“Mary kept all these things in her heart and pondered about them often.” (Luke 2:19)
Words like “interim” and “transitional” best describe how I sense personal life and ministry these days. So I’m glad I last year picked “flexibility” as “my word” to guide moving, living, and being. Overall, I’m eager and excited to experience how the Spirit will lead you, me, and us in the coming months and years.
“Secret things belong to the Lord, and future things are secret things. When you try to figure out the future, you are grasping at things that are Mine. This, like all forms of worry, is an act of rebellion: doubting my promises to care for you,” author Sarah Young writes in the first-person of Jesus.
Go ahead and pronounce me guilty. As it relates to the future, my Lenten confession admits that I worry and fret too much, and I trust and rely too little.
In repentance, I’m incorporating a new attitude into my mindset: resilient — similar to “flexible” yet more muscular. “Flexible” bends without breaking when adapting to new situations. And that’s a good thing. “Resilient” is all that and more. It bounces back when you’re hit hard. Really hard!
Resiliency is more art than science. Practice makes perfect, like all sports or leisure activities. The more you do it, the better you get. And over the years, I’ve surely had opportunities to practice the fine art of resiliency.
In my parents I had good mentors. They came of age during the Great Depression of the 1930s and the World War of 1940s. When it came to flexibility and resilience, they did it well, because they’d been there and done that — deftly surviving global economic collapse, wartime rationing, and a Cuban missile crisis. Easily rattled they were not.
And much of their hand-to-mouth days they remembered fondly: “We didn’t even know that we were poor,” they would recall. (Although, on some level I’m sure they did.)
Regardless, when I was coming of age, pitfalls and setbacks that befell our household stood no chance in the face of my parent’s resilient determination to bounce back from circumstances beyond their control. Such tough times are the stuff of nurtured hope, not in the sense of starry-eyed, wishful thinking but in the sense of assurance — confidence that God really is present in changing times and really will work together unto good in the midst of life’s ebbs and flows.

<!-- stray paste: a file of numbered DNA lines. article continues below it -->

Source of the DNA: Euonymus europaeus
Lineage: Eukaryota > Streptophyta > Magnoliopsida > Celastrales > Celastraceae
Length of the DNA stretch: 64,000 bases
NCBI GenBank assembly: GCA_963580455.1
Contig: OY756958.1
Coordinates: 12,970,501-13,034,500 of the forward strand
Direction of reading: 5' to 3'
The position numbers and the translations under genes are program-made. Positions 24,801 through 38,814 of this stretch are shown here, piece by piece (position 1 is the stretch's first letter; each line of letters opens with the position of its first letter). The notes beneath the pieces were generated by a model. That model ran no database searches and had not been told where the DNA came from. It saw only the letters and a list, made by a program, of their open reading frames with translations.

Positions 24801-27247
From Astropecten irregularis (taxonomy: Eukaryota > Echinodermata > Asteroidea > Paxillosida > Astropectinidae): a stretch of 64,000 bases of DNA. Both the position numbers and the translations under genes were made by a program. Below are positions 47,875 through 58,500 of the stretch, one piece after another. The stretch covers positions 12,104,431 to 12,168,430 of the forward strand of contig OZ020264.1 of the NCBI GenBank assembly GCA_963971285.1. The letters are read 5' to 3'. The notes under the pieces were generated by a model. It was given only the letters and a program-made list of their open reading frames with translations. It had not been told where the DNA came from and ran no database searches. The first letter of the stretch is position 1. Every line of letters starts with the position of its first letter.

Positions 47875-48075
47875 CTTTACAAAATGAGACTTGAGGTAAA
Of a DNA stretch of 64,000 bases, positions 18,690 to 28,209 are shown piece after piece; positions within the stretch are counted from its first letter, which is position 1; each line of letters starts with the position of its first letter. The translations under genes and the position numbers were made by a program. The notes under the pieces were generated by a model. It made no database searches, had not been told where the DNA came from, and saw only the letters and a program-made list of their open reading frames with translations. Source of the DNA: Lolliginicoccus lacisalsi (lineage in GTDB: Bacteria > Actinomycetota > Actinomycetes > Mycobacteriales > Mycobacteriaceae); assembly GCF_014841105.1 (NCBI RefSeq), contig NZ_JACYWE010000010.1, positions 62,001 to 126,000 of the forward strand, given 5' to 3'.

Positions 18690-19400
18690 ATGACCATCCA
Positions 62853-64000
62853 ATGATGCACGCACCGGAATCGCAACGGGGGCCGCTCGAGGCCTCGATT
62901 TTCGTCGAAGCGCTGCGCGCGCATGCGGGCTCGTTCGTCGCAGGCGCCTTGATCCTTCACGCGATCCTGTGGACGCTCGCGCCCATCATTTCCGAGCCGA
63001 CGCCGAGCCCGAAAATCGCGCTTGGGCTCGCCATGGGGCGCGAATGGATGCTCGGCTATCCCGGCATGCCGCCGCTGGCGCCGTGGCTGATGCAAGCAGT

A time of comings and goings is where our shared life and ministry finds itself on this eve of springtime. Our office manager, Michelle Gress, has accepted full-time employment, which means she’ll have less time and energy to share in support of God’s work among us.
Elder Jim Johnson has offered to take over all bookkeeping responsibilities from Michelle. At our meeting on Tuesday, Feb. 21, Session accepted Jim’s offer and appointed him “volunteer bookkeeper.” In the coming weeks he and Michelle will partner to transfer responsibilities. Jim will continue to serve as an active Session member and co-moderator of the Finance and Stewardship Committee with Elder David Hahn. But he no longer will be an authorized check-signer of church accounts. Treasurer Al Rissman will continue to oversee and coordinate deposits of tithes, offerings, and other income.
For her part, Michelle will continue to prepare bulletins and newsletters, sort postal, e-mail and voicemail, order supplies and deal with vendors, and provide clerical support to staff, Session, deacons and committees. She will work three to five hours a week all on flextime. She will not have regular office hours but is available to meet with anyone by appointment. Her personal cell phone number is (563) 380-6771. Feel free to reach out to her anytime by voice or text.
For its part, Session will be evaluating the position of office manager to identify how best to make use of that role.
For my part, my hope for good things to come lies in flexibility and resilience, blessings through which God’s grace has always flowed in my interim seasons of transition and change.
Like Mary, let us keep all these strange and wonderful things in our hearts and ponder about them often.
— Pastor Grant